When most people think of Sable Island, they often think about the horses, the bird watching, and that it’s a sandbar in the middle of the ocean. Yes, it is all of that, but there are so many untold stories of why Sable Island is so important. Here is why Sable Island is important to me:
In the early 1940s (close to the end of World War II) there was a boat called the Independence Hall traveling across the Atlantic Ocean carrying brass, aluminum and other raw materials for the allied war effort. However, the ship ran aground off Sable Island and sank on March 7th, 1942, where it sat for 25 years waiting for someone curious and hardworking enough to come and find it. That someone was my Papa, Barry Lohnes, and his friend, Jim Ritcey.
People knew about the wreck full of brass but were often too scared to find and collect the brass because it was an extremely dangerous job. Papa and his wife Patricia (Nanny) were very young at this time and needed the money. Papa decided to apply for a job at Maritime Divers where he went to Sable Island in search of the wreck with the company. They looked and looked and looked but they were unsuccessful with their search for the wreck. After a few days, they decided to give up and head back to Halifax.
A few months later, Papa was fired from Maritime Divers so he decided to go back to Sable Island with Nanny, Jim and a few other people in search of the lost wreck. When Papa and the crew started heading to Sable Island, they quickly realized that Papa’s small, little wooden boat called the Francine and Jean would not be strong enough to get through the ice. Papa had to go out and purchase a new boat known as the Saint M, a heavily built ocean-going scallop dragger. After they purchased the boat, the crew headed back out.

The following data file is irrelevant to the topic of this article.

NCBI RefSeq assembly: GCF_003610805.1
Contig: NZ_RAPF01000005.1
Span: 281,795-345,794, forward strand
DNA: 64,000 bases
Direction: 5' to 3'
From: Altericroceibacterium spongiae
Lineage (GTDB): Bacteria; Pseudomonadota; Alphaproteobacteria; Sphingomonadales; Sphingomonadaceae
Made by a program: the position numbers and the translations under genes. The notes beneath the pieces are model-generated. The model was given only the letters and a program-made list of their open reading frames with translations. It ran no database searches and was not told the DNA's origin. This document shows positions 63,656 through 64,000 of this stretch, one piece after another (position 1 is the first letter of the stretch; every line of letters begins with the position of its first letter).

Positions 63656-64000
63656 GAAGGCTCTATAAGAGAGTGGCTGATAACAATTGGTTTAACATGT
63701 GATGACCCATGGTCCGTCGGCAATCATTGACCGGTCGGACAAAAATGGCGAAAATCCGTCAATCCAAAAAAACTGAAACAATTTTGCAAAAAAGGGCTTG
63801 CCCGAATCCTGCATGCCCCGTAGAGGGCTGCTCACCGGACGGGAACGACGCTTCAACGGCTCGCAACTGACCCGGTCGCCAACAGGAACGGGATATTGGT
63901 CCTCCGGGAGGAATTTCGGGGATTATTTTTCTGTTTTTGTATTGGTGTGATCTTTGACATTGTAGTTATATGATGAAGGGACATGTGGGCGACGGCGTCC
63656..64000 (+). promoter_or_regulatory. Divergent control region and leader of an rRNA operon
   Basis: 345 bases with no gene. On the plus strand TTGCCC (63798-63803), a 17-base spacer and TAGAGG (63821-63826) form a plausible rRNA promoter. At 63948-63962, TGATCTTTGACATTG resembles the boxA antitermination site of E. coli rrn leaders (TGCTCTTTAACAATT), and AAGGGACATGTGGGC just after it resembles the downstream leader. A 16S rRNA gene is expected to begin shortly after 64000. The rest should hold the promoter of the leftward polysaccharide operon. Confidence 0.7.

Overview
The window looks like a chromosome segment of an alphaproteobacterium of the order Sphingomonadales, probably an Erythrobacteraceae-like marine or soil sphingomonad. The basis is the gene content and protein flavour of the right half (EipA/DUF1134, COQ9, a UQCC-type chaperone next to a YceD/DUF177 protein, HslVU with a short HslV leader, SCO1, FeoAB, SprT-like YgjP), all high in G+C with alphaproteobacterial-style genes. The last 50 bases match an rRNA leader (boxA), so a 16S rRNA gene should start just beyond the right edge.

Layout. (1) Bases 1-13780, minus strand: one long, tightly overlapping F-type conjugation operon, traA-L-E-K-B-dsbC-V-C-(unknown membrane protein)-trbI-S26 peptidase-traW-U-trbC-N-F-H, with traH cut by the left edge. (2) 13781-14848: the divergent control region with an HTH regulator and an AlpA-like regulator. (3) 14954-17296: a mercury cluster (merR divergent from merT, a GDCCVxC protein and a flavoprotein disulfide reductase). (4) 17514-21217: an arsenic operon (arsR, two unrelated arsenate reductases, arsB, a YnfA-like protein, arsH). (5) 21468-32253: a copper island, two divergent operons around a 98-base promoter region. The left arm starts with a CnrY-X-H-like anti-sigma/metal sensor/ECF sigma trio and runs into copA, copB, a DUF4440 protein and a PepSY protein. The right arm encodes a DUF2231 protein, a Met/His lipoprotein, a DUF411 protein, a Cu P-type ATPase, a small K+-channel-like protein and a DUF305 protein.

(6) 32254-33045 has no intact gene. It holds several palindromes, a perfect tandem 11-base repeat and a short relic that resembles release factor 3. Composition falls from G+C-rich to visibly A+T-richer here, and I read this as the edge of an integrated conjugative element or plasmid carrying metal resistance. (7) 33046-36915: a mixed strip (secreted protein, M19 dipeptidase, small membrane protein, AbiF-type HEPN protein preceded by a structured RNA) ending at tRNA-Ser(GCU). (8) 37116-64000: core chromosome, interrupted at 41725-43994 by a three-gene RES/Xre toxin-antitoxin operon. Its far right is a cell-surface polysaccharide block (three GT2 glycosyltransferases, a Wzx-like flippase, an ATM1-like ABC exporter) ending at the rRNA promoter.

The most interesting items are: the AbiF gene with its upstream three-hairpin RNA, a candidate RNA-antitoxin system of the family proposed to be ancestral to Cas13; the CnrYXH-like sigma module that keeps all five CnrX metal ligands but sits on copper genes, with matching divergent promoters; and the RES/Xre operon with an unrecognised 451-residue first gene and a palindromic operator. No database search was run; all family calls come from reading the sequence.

Once they arrived at Sable Island they searched for the wreck. It was Papa who finally saw it. The crew stood up on the boat and realized that the sand had polished the brass – very cool. After that, they dove into the water to collect as much brass as they were able to, by hand. Papa and the crew had fabricated a prop wash to clear away the sand that was covering the brass. The crew had to make modifications to the boat every time they went back for more brass. The crew would dive for brass, then even it out almost everywhere on the belly of the ship. The only place where brass wasn’t stored was in the engine room.
After each brass run, the crew would unload the brass from the boat and send it to the scrap dealer. Unloading the brass was heavy and dirty work. This routine was repeated as often as possible for a long time depending on the weather and hurricane season. The crew was only caught in one hurricane with a full load of brass. Everyone stayed up in the wheelhouse with Papa and the crew, driving all night long. Papa could not try to go around the waves because the boat would tip over. They had to go face into them and pull back the throttle. They had to ride the waves.